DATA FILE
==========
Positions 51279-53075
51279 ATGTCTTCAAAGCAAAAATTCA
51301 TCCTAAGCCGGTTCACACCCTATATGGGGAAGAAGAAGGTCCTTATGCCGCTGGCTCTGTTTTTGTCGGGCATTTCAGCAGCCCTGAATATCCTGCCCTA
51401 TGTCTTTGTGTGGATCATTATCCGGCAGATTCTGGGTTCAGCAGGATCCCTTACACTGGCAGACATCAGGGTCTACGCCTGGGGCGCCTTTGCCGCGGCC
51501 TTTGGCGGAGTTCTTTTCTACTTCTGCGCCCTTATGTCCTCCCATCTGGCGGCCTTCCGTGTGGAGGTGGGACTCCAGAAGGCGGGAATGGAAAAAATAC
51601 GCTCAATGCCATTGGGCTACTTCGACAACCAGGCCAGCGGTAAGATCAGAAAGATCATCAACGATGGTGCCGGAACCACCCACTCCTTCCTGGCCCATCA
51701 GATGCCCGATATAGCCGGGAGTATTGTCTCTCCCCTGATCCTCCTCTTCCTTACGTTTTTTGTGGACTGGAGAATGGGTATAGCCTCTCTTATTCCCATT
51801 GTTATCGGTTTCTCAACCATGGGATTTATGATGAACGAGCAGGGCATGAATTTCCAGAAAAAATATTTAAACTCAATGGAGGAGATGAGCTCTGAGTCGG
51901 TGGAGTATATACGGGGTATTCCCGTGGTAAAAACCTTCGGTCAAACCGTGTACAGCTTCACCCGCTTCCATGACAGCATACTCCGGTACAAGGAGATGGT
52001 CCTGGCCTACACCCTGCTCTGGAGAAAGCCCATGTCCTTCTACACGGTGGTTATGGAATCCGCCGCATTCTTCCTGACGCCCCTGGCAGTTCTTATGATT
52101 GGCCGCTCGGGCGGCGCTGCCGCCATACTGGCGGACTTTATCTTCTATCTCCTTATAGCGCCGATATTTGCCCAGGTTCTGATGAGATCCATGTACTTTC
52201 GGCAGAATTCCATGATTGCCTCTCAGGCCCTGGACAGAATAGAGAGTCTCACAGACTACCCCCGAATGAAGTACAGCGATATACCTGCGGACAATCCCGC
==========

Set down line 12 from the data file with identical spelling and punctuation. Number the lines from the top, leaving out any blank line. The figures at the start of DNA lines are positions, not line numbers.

52201 GGCAGAATTCCATGATTGCCTCTCAGGCCCTGGACAGAATAGAGAGTCTCACAGACTACCCCCGAATGAAGTACAGCGATATACCTGCGGACAATCCCGC